Archive for Lessons Learned

The Incubator Death Trap

OR “Why I will never hatch chicks in a classroom again”

The science curriculum includes a large life sciences component so it is a fun idea to bring some kind of animal into the classroom to give children first hand experiences. In the past, I have had butterflies, tadpoles and hamsters in my classrooms and even chicks once, about 20 years ago. This year, my teaching partner suggested hatching some chicken eggs in an incubator. Being a chicken fanatic, I was keen on the idea although I recognized that my recent chicken farmer experience would not necessarily transfer to knowledge on incubation.  Until now, I have left all the responsibilities of incubation up to Tweedle Mum.

We borrowed the big foam incubator and egg-turning device from the school district resource centre and a student’s parent brought in 22 eggs from a local farm. We read the page of instructions and did exactly what it said.

Loaned incubator from the school district resource center - circa 1970.

Loaned incubator ‘death trap’ from the school district resource center – circa 1970.

For twenty-one days, we tried to monitor the temperature (100° C) and the humidity (65%) but this was not easily done. Firstly the incubator temp control is clunky and very imprecise.

This pin spins freely and it is difficult to tell if you have actually changed the temperature.

This pin spins freely and it is difficult to tell if you have actually changed the temperature.

Also, our classroom has many large waist-to-ceiling windows which have a greenhouse effect on every sunny day in the spring. By the time the students are dismissed, the room temperature is easily approaching 28° C. This high temp has some effect on the incubator temperature, which would sometimes exceed its incubation limit by a degree or two despite our attempts to turn down its thermostat. So in anticipation of the long holiday weekend, which was forecast to be hot and sunny, I turned the incubator thermostat down a bit and closed all the classroom blinds. When I arrived back three days later after a cool and rainy weekend, the incubator temp was around 97° C. I was pretty sure then that we had just killed 22 baby chicks.

The students waited and watched as the twenty-first day of incubation came and went. No chicks hatched. On the morning of the twenty-second day there was finally one egg with a pip. By the end of that school day, that chick had emerged and a few others had pips and cracks. The 23rd day had more action with six chicks hatched and a bunch more in various stages of pipping but things were not going perfectly.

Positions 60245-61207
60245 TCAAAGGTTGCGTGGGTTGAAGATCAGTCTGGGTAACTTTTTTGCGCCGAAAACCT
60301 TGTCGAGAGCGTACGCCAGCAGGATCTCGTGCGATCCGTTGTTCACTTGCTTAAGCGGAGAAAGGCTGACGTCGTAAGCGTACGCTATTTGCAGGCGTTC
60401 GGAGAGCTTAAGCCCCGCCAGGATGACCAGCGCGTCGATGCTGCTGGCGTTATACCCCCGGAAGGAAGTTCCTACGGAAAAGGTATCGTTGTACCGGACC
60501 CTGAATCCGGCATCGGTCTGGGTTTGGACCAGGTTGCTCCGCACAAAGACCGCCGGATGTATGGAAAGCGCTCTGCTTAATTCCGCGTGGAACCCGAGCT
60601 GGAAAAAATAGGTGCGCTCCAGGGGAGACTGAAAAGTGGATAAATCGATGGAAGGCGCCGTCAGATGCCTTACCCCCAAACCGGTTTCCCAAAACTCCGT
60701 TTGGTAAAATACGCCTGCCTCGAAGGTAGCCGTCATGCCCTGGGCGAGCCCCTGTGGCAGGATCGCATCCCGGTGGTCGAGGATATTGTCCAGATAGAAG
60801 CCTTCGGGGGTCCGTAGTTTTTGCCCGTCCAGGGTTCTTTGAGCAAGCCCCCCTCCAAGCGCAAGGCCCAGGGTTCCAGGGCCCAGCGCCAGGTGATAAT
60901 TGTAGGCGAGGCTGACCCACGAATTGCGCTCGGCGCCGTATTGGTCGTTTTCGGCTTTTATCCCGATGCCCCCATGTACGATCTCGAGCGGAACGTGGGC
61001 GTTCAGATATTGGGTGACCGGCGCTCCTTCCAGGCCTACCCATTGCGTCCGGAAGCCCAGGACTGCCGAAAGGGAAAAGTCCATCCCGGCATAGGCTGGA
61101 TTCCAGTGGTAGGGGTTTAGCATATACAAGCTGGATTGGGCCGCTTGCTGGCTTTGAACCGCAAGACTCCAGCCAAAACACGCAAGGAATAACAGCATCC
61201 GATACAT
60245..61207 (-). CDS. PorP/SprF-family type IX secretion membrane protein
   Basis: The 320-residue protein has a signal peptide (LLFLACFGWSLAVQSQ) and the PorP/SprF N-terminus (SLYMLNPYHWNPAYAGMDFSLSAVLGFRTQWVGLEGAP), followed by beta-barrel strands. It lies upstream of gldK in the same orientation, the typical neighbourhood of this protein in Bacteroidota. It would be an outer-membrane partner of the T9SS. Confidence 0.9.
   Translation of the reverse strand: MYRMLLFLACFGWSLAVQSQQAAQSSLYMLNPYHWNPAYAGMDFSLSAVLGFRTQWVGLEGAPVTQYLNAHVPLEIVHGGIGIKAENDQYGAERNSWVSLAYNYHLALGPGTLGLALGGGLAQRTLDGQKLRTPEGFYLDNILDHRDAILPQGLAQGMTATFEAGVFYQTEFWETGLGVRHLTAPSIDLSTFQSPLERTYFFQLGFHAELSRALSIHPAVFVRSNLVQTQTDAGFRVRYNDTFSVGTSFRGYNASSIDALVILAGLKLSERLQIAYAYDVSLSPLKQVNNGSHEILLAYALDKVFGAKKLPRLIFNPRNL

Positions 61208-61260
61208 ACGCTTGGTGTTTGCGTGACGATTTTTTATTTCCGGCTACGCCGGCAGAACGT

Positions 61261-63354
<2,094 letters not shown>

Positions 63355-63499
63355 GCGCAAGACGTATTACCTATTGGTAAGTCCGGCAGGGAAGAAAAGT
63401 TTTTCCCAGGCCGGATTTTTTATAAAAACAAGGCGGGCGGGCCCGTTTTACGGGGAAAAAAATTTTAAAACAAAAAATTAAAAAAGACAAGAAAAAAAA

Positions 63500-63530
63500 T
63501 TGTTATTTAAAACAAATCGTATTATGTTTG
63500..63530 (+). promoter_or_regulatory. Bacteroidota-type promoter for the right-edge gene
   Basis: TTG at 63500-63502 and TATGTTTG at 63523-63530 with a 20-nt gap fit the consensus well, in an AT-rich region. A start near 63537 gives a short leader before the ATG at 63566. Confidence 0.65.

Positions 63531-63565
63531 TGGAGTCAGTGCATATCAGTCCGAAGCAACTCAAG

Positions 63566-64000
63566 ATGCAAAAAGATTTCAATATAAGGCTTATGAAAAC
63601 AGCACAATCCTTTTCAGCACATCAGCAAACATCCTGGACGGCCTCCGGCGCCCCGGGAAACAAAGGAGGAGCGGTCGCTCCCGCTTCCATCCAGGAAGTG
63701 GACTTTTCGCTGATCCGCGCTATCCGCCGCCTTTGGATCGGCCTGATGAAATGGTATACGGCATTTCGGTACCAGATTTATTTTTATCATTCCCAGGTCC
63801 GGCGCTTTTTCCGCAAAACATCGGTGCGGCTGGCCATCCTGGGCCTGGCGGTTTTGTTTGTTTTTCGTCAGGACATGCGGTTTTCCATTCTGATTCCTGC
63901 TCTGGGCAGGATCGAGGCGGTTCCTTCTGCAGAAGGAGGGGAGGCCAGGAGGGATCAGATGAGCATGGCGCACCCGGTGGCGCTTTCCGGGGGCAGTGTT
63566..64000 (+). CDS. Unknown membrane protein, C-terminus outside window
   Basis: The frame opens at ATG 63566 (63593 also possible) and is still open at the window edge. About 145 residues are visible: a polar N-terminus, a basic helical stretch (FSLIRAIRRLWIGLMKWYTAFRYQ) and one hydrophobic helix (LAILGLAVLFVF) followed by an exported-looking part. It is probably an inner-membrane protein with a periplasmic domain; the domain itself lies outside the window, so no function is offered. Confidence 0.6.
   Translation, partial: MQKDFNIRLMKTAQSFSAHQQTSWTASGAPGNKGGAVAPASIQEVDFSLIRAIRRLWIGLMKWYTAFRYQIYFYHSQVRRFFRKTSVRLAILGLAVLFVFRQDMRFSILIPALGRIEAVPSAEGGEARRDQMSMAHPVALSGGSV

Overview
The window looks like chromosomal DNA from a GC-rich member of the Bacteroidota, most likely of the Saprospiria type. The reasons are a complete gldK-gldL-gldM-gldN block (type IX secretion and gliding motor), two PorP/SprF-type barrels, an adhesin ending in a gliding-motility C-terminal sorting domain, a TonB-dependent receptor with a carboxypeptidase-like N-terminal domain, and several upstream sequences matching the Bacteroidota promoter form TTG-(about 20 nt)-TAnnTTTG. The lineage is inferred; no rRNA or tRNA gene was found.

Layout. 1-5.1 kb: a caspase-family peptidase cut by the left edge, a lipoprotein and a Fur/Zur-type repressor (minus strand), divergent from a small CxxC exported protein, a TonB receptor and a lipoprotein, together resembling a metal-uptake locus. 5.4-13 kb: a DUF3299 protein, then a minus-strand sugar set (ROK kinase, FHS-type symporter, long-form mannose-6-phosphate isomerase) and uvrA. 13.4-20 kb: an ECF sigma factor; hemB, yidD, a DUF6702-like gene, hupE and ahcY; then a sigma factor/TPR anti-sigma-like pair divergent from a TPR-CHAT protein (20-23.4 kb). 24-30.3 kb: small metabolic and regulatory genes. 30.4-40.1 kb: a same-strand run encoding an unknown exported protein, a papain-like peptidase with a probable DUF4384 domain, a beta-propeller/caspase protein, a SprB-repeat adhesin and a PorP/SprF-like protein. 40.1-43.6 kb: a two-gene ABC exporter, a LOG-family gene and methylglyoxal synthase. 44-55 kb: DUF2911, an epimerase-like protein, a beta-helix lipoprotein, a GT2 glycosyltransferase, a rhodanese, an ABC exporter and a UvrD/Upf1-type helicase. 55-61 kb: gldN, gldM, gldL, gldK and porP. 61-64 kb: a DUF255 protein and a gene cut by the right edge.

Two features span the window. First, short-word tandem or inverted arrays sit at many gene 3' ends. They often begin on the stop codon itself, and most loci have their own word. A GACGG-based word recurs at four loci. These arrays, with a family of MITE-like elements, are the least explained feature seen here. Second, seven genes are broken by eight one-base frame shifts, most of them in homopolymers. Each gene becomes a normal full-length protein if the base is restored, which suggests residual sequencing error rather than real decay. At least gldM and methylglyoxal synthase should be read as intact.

One little guy had emerged but his bottom was still connected to his shell with a gummy egg-white string. As he tried to stand up and move around the incubator, the egg-shell restricted him and he dragged it everywhere. Other chicks stepped on him and he seemed very weak. By the end of the school day, his innards had been pulled out of his bottom. You could see his intestines, gizzard and other parts lying on the incubator floor while he still gasped for breath for a short while before he died.

Another chick successfully hatched but was unable to get dry even after a few hours. Her thin down covering stayed wet and sticky and, when I touched her, she was cool. That is when I noticed that the incubator temperature was only 97° C again. I tried cranking up the thermostat again, knowing that her life depended on the accuracy of that dial.

The weekend had arrived so we moved the successful hatches into a classroom brooding box with a heat lamp, chick feed and water and I took the rest of the eggs and the cold chick home in the incubator. The incubator was installed in our computer room and it was temporarily renamed the Sick Bay.

The first order of business was to get the cold chick warm. I placed her on a hot water bottle and wrapped that in a heating pad. When I checked on her a little while later, she was dead.

My remaining hopes were with the 4 eggs with cracks. I could hear them peeping to each other and I could see their cute little beaks with an egg tooth poking out of each cracked shell. One of those was so close to breaking out, pushing the shell apart around a middle seam over and over, and I had trouble tearing myself away to prepare dinner.

All the literature about emerging chicks insists that you shouldn’t offer any assistance at all, no matter how tempting it is. A mother hen simply sits and keeps those chicks warm throughout the process but does not help a chick break out. So there was nothing to do but let nature take its course. Survival of the fittest and all that.

When I came back to see her progress, I could see that she had stopped chirping and moving. The trauma of a low temperature and being moved from school to home had taken its toll and killed her. FM and I peeled back a bit of the egg-shell to find that the two membranes beneath were thick and difficult to break through even for us. It broke my heart to see that a fully developed chick had died because of the environmental conditions that I was controlling. There were 3 more eggs with pips and occasional peeps but as the evening rolled on, two more gave up the fight and we found that they had died as well. I removed the eleven eggs with no pip marks, knowing that they were surely dead after 24 days of incubation.

How many of these dud eggs have fully developed chicks in them? My bet is that they died sometime after 18 days due to the cold temperature inthe incubator.

How many of these dud eggs have fully developed chicks in them? My bet is that they died sometime after 18 days due to the cold temperature in the incubator.

With only one more pipped egg left, FM and I were no longer going to stand by and watch another fully developed chick die. He cracked the last chick’s shell and found that the shell had affixed itself to the dry, crusty coating of the chick’s down. The membranes were so thick – probably do to incorrect incubator humidity – and it was improbable that this chick would have emerged on its own. Even after we removed the shell covering his head, the bottom half of his shell still remained attached to his bottom  – the same problem that another chick had had in the classroom. Without hesitating, I got some scissors and cut the sticky egg-white thread to separate him from his shell.